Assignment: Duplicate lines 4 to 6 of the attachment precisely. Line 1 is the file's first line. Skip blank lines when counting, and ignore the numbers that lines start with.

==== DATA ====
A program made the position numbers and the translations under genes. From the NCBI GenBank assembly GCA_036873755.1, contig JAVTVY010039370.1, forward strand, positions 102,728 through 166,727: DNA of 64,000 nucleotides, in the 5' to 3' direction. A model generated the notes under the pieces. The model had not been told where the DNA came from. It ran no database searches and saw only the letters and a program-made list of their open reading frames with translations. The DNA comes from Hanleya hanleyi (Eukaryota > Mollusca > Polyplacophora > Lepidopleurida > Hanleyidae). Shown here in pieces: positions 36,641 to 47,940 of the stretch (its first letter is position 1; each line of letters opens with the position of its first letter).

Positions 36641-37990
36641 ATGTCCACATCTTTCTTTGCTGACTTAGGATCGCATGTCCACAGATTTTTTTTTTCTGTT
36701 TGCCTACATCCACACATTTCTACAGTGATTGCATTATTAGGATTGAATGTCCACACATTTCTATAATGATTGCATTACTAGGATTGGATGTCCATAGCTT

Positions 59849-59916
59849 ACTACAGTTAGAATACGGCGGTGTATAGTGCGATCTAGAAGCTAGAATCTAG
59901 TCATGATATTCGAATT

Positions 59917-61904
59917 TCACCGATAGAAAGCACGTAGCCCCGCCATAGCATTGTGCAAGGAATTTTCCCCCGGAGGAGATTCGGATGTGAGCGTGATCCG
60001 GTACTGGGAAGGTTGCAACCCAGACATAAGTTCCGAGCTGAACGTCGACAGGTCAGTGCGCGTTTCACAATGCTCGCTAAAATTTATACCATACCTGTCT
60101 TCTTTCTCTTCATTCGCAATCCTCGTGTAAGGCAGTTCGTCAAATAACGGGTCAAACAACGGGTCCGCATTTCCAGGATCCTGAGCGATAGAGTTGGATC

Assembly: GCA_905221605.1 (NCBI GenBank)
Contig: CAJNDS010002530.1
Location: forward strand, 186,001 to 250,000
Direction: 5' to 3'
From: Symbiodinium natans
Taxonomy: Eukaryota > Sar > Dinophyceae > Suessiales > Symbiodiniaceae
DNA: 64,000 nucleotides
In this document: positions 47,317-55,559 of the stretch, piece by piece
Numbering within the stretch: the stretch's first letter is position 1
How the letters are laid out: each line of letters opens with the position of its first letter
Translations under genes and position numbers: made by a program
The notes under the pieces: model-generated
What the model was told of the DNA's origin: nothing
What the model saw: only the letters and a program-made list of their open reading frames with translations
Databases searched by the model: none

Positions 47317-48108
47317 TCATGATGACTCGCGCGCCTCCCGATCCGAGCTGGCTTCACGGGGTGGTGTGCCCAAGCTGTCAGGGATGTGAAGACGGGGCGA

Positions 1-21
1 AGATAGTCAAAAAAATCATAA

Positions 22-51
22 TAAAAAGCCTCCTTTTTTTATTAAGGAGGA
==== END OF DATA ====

36701 TGCCTACATCCACACATTTCTACAGTGATTGCATTATTAGGATTGAATGTCCACACATTTCTATAATGATTGCATTACTAGGATTGGATGTCCATAGCTT

Positions 59849-59916
59849 ACTACAGTTAGAATACGGCGGTGTATAGTGCGATCTAGAAGCTAGAATCTAG